For Balladeer’s Blog’s review of the first episode of this 1971-1973 series about London by Gaslight detectives from both the Victorian and Edwardian Ages you can simply click HERE
Episode: THE CASE OF THE MIRROR OF PORTUGAL (October 25th, 1971)
Detective: Horace Dorrington, created by Arthur Morrison. The first Dorrington story was published in 1897.
Review: This is the second of two Dorrington episodes from Season One of The Rivals of Sherlock Holmes. Peter Vaughan reprises his role as the unscrupulous yet charming private investigator. Kenneth Colley and Petronella Barker are also back as Farrish and Miss Parrot, Dorrington’s lovebird aides who often do the legwork for their demanding boss.
The story begins with Horace in the middle of one of his typical scams. He’s been hired by an insurance company to recover a stolen painting after his Scotland Yard rival Inspector Brent (Lloyd Lamble) failed to do so.
Dorrington tracked down the art thief and recovered the painting but is now auctioning it off on the underground market to the highest bidder since they’ll pay more than the insurance company. Meanwhile he keeps the painting concealed under a mundane drawing of a dog.
While pursuing that shady undertaking the ruthless detective gets hired by restaurateur Leon Bouvier (Oscar Quitak) to recover a precious item that was just taken from him in an alleyway during an armed robbery.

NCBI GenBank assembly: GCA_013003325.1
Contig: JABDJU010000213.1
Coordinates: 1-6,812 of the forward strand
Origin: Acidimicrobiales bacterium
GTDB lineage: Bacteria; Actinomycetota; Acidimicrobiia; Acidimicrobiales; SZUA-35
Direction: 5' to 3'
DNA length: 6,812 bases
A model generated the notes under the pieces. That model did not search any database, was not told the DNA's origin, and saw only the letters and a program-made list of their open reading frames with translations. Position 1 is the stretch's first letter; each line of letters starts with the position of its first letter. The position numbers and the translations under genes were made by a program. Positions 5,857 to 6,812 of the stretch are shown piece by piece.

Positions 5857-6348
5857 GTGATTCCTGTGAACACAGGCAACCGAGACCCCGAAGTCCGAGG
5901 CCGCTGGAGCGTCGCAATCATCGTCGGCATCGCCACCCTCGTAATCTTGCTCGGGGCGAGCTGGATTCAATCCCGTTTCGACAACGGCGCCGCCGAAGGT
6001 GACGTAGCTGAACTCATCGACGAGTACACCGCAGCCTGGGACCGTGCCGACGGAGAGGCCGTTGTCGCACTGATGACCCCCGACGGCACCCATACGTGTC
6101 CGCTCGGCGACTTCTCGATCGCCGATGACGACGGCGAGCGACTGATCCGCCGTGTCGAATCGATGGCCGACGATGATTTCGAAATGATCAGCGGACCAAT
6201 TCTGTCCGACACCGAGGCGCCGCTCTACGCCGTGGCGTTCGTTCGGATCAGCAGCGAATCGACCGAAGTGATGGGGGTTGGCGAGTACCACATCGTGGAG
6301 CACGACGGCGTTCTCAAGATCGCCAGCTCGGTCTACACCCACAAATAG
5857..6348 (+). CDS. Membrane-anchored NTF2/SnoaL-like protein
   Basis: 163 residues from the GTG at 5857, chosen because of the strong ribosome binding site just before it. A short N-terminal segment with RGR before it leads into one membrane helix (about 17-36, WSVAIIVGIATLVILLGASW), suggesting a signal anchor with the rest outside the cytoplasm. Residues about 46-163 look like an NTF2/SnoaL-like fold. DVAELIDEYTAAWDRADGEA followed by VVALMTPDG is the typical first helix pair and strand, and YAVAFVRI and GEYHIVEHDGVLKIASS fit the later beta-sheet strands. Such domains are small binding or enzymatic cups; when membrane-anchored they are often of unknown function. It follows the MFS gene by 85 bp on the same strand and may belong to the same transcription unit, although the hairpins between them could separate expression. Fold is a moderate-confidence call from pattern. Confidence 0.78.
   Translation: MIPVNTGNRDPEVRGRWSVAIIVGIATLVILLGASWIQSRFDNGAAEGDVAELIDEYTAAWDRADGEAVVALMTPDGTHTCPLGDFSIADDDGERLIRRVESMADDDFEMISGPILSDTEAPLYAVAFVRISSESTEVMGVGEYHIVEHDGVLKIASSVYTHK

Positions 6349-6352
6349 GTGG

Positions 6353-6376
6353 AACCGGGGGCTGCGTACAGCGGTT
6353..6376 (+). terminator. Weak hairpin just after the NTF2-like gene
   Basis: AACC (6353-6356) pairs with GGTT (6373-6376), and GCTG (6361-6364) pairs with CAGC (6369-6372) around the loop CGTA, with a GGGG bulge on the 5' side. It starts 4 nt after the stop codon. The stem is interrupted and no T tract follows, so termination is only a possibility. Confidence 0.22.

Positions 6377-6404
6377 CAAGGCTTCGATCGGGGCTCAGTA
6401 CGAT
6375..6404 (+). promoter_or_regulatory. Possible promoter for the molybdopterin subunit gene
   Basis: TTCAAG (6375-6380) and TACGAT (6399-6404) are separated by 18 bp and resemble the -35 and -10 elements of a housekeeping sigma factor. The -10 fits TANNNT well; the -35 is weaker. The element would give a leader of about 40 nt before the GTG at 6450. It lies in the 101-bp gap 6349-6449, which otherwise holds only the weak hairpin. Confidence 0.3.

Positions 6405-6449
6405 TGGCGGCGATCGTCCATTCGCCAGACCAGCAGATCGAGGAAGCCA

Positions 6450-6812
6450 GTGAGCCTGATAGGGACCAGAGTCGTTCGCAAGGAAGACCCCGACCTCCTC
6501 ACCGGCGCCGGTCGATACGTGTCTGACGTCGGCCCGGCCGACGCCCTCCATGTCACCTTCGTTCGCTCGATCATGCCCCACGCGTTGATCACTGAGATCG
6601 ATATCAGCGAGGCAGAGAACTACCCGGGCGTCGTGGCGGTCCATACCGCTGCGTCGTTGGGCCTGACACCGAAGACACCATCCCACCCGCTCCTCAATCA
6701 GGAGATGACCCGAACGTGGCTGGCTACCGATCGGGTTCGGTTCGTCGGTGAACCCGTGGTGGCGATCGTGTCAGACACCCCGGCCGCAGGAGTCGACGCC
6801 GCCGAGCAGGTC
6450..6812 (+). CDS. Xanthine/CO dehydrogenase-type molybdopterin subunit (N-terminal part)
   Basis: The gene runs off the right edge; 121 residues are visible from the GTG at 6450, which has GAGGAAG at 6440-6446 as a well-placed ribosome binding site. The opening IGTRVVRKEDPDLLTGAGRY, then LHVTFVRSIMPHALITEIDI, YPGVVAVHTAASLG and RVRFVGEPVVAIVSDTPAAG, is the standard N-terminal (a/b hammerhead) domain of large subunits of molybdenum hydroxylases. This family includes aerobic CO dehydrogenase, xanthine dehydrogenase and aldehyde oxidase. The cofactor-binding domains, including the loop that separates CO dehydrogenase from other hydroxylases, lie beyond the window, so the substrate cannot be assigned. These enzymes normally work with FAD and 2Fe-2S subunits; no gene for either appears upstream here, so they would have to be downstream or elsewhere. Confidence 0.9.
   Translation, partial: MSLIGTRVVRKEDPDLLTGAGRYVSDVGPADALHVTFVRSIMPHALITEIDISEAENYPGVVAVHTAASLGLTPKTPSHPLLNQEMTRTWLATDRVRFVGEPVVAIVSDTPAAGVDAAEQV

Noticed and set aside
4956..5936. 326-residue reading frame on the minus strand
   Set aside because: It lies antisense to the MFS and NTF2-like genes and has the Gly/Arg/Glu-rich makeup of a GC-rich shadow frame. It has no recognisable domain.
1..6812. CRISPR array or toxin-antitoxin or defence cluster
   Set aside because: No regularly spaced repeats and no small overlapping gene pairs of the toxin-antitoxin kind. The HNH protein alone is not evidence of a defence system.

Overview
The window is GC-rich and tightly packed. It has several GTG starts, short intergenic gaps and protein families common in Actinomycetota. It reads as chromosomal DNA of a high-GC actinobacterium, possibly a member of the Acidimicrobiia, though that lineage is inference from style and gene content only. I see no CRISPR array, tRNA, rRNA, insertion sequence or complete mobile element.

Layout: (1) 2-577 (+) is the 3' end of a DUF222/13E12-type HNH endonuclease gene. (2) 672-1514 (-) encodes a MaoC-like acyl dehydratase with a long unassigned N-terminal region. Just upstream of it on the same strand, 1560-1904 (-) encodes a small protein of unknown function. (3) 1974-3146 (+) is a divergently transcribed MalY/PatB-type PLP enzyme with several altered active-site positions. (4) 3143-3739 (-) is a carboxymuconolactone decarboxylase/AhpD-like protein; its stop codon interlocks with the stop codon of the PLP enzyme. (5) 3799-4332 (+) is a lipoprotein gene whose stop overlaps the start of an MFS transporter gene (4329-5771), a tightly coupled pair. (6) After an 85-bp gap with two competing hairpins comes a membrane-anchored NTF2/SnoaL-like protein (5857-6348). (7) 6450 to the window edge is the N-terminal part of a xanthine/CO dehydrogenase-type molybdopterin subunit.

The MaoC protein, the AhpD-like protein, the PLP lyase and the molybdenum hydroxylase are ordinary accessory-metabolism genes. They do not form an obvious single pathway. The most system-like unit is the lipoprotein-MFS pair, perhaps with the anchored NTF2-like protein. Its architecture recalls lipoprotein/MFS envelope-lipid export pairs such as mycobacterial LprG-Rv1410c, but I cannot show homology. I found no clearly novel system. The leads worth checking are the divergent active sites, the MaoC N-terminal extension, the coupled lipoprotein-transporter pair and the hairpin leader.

At first the culprit seems to be Leon’s seedy and larcenous cousin Jacques Bouvier, with whom Dorrington has had previous dealings. The stolen item is the (fictional) diamond called the Mirror of Portugal, which was passed on from Portuguese Royalty to French Royalty, bringing dark fates upon all its owners.
In 1789, during the French Revolution, the diamond was taken from Marie Antoinette and found its way into the possession of a French charcoal burner – the ancestor of the two Bouvier men. From there it passed its way from scheming Bouvier to scheming Bouvier until at present, Leon Bouvier and his cousin Jacques – both living in London – are the current members of that nefarious family who are fighting over the jewel.
Dorrington employs actual crime scene investigative work of the kind common today but scoffed at in the Nineteenth Century. His detective work – helped by legwork from Farrish and Miss Parrot – leads him to the real figures behind the alleyway theft of the diamond.
I’ll avoid spoilers by not giving away their identity but I will observe that my favorite part of this episode was the dangerous standoff between Horace and the guilty parties. Their mental chess match with a loaded gun as the referee plus the nature of the relic being fought over put me in mind of The Maltese Falcon scene with Sam Spade and assorted shady types dealing and double-dealing with each other while holed up in the same room.
So does the Mirror of Portugal wind up being “the stuff dreams are made of” for our larcenous characters or maybe for Dorrington himself? Or are we in for an ending like the Sherlock Holmes story The Sign of Four? Or does international law ensure that the diamond goes back to its nation of origin?
Watch the episode and see, and also keep an eye out for a very young Jeremy Irons in a very small supporting role. Given his dopey performance here he’s lucky his career wasn’t over before it began.
This wraps up Season One. I’ll move on to reviewing Season Two next!
FOR MORE FORGOTTEN TELEVISION CLICK HERE: https://glitternight.com/category/forgotten-television/
10 responses to “CASE OF THE MIRROR OF PORTUGAL (1971) – RIVALS OF SHERLOCK HOLMES”
Your Sam Spade and Maltese Falcon references sucked me in.
Glad to hear it!
I really enjoy your reviews of these mysteries.
Dorrington was such a devil!
Yes he was!
Horace was close to being a criminal himself.
Dorrington plays dirty!
Yes he does!